For example, if you earn a substantially higher amount than the typical wage in your country or have more assets than a typical person, then you should emphasise this.
vii) Your previous visits to the UK
As mentioned above, you should not use UK visit visas as a means of living in the UK and making it your main home. This should be explained within your covering letter.
There is no limit on the times you can visit the UK, or even a specific time that must pass between visits – however, you should always explain why you will not live in the UK or make it your main home.
viii) How you intend to maintain and accommodate yourself and any dependents in the UK
It should also be mentioned in your letter how you intend to maintain and accommodate yourself in the UK.
In this part of the article, we are going to discuss documents that should also be submitted if you are visiting the UK for a particular purpose as listed below.
#1 Prospective Entrepreneur
In these circumstances, you would typically be issued a 6 months standard UK visit visa.
As well as all the general documents required for a UK visit visa, you should also provide a letter of support from:
- A registered venture capitalist firm regulated by the Financial Conduct Authority (FCA), or more than one.
- An endorsed UK entrepreneurial seed funding competition, or more than one
- A UK government department, or more than one.
#2 Marriage/Civil Partnership (or giving notice of such)
If you intend to visit the UK and marry or give notice to marry, then you will have to apply for a marriage visitor visa, which is different to a standard UK visitor visa. This visa will usually be issued for up to 6 months.
In addition to the documents above, you should also submit:
- A divorce certificate, if applicable
- Proof that you intend to marry or form a civil partnership, such as a letter from the registry office.
#3 Private Medical Treatment
A visitor will normally be given a standard UK visitor visa that is valid for up to 11 months, if they satisfy the medical inspector that they are not a danger to public health if they suffer from a communicable disease.
In order to qualify as a visitor for private medical treatment, you must provide a letter from a medical professional in the UK, which states:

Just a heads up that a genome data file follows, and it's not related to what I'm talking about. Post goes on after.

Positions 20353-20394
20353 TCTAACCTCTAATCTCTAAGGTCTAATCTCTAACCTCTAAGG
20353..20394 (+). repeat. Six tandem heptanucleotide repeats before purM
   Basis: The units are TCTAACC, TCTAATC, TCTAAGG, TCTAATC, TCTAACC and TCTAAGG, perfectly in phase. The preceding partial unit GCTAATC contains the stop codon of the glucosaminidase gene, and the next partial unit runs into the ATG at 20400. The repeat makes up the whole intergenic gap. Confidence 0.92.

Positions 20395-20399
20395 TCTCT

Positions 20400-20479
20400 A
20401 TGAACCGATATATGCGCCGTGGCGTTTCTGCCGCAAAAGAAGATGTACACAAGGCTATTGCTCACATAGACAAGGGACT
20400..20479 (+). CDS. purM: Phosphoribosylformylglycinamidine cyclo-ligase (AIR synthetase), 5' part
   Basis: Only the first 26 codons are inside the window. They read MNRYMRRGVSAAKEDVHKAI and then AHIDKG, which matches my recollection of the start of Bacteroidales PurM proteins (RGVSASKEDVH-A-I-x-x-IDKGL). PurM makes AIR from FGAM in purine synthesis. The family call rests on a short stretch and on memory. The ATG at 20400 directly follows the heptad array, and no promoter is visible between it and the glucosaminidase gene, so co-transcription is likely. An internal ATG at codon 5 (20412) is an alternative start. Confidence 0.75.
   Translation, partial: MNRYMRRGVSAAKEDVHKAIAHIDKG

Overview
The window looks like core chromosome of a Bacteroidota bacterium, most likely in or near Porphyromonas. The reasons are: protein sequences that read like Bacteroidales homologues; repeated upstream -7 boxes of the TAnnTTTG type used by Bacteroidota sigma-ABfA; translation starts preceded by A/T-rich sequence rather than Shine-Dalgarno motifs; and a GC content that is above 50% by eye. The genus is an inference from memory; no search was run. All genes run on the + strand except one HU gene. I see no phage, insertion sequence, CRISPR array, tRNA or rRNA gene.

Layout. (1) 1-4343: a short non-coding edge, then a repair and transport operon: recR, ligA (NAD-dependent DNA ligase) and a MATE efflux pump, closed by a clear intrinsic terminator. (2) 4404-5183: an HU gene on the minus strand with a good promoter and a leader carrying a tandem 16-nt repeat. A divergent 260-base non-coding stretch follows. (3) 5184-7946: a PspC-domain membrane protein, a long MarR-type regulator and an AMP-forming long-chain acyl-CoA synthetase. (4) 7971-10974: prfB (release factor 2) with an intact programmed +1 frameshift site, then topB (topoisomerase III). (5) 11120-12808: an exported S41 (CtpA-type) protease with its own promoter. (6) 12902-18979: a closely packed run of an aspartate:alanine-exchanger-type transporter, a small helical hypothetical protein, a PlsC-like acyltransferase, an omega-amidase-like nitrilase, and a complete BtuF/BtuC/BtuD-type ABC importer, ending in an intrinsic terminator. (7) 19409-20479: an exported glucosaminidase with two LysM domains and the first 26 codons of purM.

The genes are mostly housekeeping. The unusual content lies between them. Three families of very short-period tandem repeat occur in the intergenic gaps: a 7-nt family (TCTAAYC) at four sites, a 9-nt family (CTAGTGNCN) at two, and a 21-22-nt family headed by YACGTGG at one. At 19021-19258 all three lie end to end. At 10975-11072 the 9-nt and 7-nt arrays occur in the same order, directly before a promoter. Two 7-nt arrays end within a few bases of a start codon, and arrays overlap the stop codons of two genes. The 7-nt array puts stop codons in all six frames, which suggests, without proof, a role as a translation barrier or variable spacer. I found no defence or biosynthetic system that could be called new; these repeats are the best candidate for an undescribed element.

- The condition for which you require medical treatment in the UK,
- The approximate cost and length of treatment in the UK, and
- The place your medical treatment will take place.
If you are the national of a country listed in Paragraph 39 of Part 1 of the Immigration Rules, and you are applying for an 11 month visa, you need to provide a valid medical certificate issued by a medical professional listed in Appendix T of the Immigration Rules.
If you require to apply for an extension of stay to your 11 months as a visitor for private medical, then you need to provide:
- A letter from a registered medical professional, who holds an NHS consultant post or whose name is in the Specialist Register of the General Medical Council, describing the medical treatment required and confirming you have met the costs of any treatment already received.
#4 Organ Donation
A visitor who intends to come to the UK as an organ donor will usually be given a 6 month standard UK visitor visa as long as they genuinely intend to donate an organ or be assessed as a donor to an identified recipient here to whom they have a genetic or close personal relationship.
Organ donors also need to provide a letter detailing:
- That there is a genuine intention to donate an organ to a named person to whom you have a familial or personal connection with, and that it has been confirmed you are either a match to the recipient or are having tests to confirm it, and
- The time and place of the planned transplant.
The letter must be provided by:
- The lead nurse/coordinator of an NHS Trust’s living kidney donor transplant team, or